May 27, 2018
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Intentions vs. judgment

By The Florida Times-Union, Jacksonville

Cigarette warning labels sprang from the best of intentions and, for decades, were tastefully done.

Now, the warnings are extremely graphic.

New rules require that, by the fall of 2012, nine labels be rotated on the packs. One shows rotting teeth and gums; another depicts bad lungs. A third has a smoker wearing an oxygen mask.

The warnings, according to The Associated Press, “will take up the entire top half — both front and back — of a pack of cigarettes. They must also appear in advertisements and constitute 20 percent of each ad.”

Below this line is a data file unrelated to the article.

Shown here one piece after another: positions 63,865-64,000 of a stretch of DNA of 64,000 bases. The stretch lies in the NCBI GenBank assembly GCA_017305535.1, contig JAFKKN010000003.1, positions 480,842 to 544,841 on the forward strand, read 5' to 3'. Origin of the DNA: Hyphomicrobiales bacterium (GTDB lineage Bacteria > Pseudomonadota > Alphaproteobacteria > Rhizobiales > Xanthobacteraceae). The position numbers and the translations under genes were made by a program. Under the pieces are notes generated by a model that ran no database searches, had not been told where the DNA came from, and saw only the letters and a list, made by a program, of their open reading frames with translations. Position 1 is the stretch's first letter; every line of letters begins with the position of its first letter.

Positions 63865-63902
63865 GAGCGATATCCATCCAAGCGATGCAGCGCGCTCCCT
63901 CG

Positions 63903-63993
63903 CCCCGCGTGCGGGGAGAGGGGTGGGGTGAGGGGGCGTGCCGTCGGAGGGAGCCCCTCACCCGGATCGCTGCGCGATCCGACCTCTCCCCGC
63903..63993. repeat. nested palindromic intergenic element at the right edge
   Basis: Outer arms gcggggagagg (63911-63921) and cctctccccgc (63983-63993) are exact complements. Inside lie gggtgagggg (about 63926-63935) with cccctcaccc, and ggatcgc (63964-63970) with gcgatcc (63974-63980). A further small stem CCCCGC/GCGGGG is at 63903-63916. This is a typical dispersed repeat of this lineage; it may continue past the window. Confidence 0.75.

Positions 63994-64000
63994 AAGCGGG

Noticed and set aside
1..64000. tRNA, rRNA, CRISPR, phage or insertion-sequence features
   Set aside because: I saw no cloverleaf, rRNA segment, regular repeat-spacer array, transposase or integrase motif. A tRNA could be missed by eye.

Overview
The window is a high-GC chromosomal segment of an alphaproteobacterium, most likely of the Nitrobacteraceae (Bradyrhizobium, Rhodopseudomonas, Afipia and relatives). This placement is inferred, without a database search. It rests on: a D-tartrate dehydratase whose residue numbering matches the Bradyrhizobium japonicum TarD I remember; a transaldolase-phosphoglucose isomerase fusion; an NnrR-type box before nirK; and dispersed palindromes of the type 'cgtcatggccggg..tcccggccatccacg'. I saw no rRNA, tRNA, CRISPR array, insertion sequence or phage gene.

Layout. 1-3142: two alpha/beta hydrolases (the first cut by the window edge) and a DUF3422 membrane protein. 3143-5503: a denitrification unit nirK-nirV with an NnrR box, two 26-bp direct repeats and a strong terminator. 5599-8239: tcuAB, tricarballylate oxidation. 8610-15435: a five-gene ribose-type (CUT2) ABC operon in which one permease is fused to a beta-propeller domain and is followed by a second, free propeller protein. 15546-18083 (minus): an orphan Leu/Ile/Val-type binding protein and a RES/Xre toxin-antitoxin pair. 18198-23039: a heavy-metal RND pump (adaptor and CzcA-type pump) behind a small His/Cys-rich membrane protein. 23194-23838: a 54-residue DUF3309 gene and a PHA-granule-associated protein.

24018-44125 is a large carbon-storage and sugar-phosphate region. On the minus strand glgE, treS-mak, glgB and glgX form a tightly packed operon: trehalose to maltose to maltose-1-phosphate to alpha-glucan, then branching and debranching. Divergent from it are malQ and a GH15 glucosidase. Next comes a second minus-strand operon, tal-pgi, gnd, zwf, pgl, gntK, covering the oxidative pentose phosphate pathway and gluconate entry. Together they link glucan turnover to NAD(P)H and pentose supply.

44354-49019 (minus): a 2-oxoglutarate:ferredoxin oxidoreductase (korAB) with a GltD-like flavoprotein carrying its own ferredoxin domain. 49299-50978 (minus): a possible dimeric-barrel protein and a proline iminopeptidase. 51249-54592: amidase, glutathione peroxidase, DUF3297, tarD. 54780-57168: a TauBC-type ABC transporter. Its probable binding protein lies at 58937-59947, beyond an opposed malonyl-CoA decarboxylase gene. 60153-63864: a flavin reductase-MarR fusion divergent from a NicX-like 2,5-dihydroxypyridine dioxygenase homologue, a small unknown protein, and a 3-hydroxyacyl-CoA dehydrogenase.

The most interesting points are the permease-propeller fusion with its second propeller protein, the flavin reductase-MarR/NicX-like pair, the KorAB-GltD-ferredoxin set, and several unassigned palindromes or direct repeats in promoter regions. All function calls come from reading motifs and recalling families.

The government is right to be concerned. Smoking causes a lot of health problems and often leads to an early death. That’s well-documented.

And perhaps a strong anti-smoking effort is needed. After falling precipitously for decades, the AP says, the percentage of Americans who smoke has held steady since 2004.

But there might be a more effective way of enticing people to “kick the habit.”

There are many logical, compelling medical reasons to stop smoking. If those were printed on cigarette packs, they probably would be more effective than the graphic depictions that soon will be required.

The government is to be commended for its intentions but not necessarily for its judgment.

The Florida Times-Union, Jacksonville (July 21)

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